As I wrote in this post… A while back, our school put the entire How We Express Ourselves theme into the hands of the Arts teachers. In a lot of ways, this was a fantastic idea. (And in just as many ways, it requires quite a bit of support from other parts of staff in order to be effective.) As the subject leader at that time, this huge and exciting task was dropped into my hands. Maybe this can inspire those of you who may be looking to replace or revamp your current Programme of Inquiry.

The unit we created for Kindergarten (ages 5-6) focuses on folk music, folk tales, and folk art. This worked great for music. There were so many folk songs and folk dances to choose from, I could have done this all year! Of course, the unit only lasted for six weeks, but when scheduled early in the year, I could make connections to it all year long. By the end of the year, some of the children could ask some really good questions about culture based on the songs. Plus, with clever repertoire selection, we could find some wonderful commonalities in what cultures value and what they choose as subjects for their music.

PYP-unit-how-we-express-ourselves-folksongsA Tale to Tell
Subject Focus: Social Studies (Society), The Arts
Central Idea: Cultures around the world express their beliefs and values through folk art.

An inquiry into:

  • The characteristics of folk art (visual art, folklore, music, dance)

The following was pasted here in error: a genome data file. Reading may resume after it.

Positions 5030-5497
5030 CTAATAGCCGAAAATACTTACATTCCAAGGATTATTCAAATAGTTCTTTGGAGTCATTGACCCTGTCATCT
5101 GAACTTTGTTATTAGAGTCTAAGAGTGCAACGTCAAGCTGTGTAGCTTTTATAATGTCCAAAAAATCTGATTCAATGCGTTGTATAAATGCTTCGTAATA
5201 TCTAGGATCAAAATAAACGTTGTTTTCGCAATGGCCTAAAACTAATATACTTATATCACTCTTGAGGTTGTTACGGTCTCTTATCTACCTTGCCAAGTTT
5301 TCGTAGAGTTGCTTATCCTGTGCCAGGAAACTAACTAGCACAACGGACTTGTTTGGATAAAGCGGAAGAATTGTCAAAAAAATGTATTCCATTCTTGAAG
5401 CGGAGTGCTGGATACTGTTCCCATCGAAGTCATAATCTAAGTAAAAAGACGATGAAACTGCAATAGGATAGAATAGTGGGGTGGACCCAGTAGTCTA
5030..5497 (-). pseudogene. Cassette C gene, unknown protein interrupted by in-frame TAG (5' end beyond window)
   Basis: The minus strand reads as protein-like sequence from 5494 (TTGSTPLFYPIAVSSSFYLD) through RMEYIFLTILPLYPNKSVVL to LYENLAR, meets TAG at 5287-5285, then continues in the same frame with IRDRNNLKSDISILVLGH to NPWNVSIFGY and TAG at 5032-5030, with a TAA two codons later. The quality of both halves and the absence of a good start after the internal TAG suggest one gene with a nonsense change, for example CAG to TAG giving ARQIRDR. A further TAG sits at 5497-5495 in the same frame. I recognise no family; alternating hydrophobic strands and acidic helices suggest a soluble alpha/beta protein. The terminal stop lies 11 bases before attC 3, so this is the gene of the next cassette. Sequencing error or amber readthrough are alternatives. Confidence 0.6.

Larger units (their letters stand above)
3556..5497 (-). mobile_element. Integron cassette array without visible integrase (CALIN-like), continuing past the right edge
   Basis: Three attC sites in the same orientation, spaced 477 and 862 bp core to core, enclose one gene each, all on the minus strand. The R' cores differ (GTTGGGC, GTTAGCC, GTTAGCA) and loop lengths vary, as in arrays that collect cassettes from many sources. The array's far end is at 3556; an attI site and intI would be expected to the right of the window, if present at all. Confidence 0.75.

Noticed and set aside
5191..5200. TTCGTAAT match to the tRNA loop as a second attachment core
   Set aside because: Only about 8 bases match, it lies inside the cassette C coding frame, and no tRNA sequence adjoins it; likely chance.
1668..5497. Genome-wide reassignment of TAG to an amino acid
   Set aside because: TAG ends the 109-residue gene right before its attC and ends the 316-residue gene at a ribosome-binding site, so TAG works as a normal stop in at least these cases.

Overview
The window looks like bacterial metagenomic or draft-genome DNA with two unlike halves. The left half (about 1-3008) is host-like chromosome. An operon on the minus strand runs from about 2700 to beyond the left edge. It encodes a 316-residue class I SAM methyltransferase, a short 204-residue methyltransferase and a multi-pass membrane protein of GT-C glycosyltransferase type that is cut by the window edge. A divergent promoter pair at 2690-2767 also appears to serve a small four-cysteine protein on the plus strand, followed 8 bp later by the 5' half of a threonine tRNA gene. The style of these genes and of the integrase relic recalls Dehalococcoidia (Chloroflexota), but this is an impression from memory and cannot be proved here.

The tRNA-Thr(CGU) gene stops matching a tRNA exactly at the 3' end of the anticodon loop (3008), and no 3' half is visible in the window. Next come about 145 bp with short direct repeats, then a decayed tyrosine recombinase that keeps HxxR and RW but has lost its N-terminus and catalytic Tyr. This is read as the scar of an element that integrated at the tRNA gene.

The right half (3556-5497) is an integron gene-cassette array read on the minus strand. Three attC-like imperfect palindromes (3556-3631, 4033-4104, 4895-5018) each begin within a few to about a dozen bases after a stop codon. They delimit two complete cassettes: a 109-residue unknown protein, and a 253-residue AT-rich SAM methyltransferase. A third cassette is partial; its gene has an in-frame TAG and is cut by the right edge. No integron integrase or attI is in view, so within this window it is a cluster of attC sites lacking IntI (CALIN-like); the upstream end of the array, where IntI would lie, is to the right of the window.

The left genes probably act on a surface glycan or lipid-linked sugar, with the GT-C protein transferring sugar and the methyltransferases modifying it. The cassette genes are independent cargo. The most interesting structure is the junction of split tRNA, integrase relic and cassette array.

• The use of folk art to transmit cultural values and core beliefs
  • Differences and similarities in folk art around the world

Folk music is a huge part of any music curriculum. How do you dig deeper into your repertoire?

Like this? You might also enjoy:

Developing New Units: Kindergarten
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2 thoughts on “Developing New Units: Kindergarten

  • 8. January 2016 at 04:11
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    This is perfect. We are doing a review of our Programme this year. What kinds of activities did you do?

    Reply
    • Janine
      11. January 2016 at 05:01
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      This was a strong collaboration between the Art, Drama, Music, and classroom teachers. We used stories, songs, dances, and art to make connections and try to infer from the collective artefacts. The children came up with some really great (and sometimes very “out there”) ideas, and it really got them thinking about how we can learn about people through their folk art.

      Reply

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